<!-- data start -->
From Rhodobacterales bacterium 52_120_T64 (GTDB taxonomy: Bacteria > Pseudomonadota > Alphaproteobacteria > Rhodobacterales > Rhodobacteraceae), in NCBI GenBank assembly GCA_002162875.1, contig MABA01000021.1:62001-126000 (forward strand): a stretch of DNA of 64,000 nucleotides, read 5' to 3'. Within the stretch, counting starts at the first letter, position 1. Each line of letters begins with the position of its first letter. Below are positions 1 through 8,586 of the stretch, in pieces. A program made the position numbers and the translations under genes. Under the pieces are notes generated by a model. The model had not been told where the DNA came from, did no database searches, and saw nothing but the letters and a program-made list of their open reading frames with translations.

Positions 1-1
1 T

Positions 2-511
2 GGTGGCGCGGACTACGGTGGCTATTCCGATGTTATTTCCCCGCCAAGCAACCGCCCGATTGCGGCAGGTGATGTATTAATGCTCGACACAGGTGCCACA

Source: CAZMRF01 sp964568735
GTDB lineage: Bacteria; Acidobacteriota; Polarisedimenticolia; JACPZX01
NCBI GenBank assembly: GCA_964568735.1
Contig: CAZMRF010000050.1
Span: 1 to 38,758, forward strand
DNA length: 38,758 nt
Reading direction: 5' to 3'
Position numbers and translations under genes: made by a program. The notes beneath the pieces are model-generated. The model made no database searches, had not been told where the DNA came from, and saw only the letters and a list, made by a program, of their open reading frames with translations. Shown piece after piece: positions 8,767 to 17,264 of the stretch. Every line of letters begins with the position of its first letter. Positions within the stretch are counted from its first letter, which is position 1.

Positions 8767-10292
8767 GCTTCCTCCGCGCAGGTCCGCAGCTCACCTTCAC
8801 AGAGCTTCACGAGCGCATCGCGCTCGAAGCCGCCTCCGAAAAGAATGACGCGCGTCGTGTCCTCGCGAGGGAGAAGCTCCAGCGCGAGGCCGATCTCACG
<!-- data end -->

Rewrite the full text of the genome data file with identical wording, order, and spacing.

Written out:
From Rhodobacterales bacterium 52_120_T64 (GTDB taxonomy: Bacteria > Pseudomonadota > Alphaproteobacteria > Rhodobacterales > Rhodobacteraceae), in NCBI GenBank assembly GCA_002162875.1, contig MABA01000021.1:62001-126000 (forward strand): a stretch of DNA of 64,000 nucleotides, read 5' to 3'. Within the stretch, counting starts at the first letter, position 1. Each line of letters begins with the position of its first letter. Below are positions 1 through 8,586 of the stretch, in pieces. A program made the position numbers and the translations under genes. Under the pieces are notes generated by a model. The model had not been told where the DNA came from, did no database searches, and saw nothing but the letters and a program-made list of their open reading frames with translations.

Positions 1-1
1 T

Positions 2-511
2 GGTGGCGCGGACTACGGTGGCTATTCCGATGTTATTTCCCCGCCAAGCAACCGCCCGATTGCGGCAGGTGATGTATTAATGCTCGACACAGGTGCCACA

Source: CAZMRF01 sp964568735
GTDB lineage: Bacteria; Acidobacteriota; Polarisedimenticolia; JACPZX01
NCBI GenBank assembly: GCA_964568735.1
Contig: CAZMRF010000050.1
Span: 1 to 38,758, forward strand
DNA length: 38,758 nt
Reading direction: 5' to 3'
Position numbers and translations under genes: made by a program. The notes beneath the pieces are model-generated. The model made no database searches, had not been told where the DNA came from, and saw only the letters and a list, made by a program, of their open reading frames with translations. Shown piece after piece: positions 8,767 to 17,264 of the stretch. Every line of letters begins with the position of its first letter. Positions within the stretch are counted from its first letter, which is position 1.

Positions 8767-10292
8767 GCTTCCTCCGCGCAGGTCCGCAGCTCACCTTCAC
8801 AGAGCTTCACGAGCGCATCGCGCTCGAAGCCGCCTCCGAAAAGAATGACGCGCGTCGTGTCCTCGCGAGGGAGAAGCTCCAGCGCGAGGCCGATCTCACG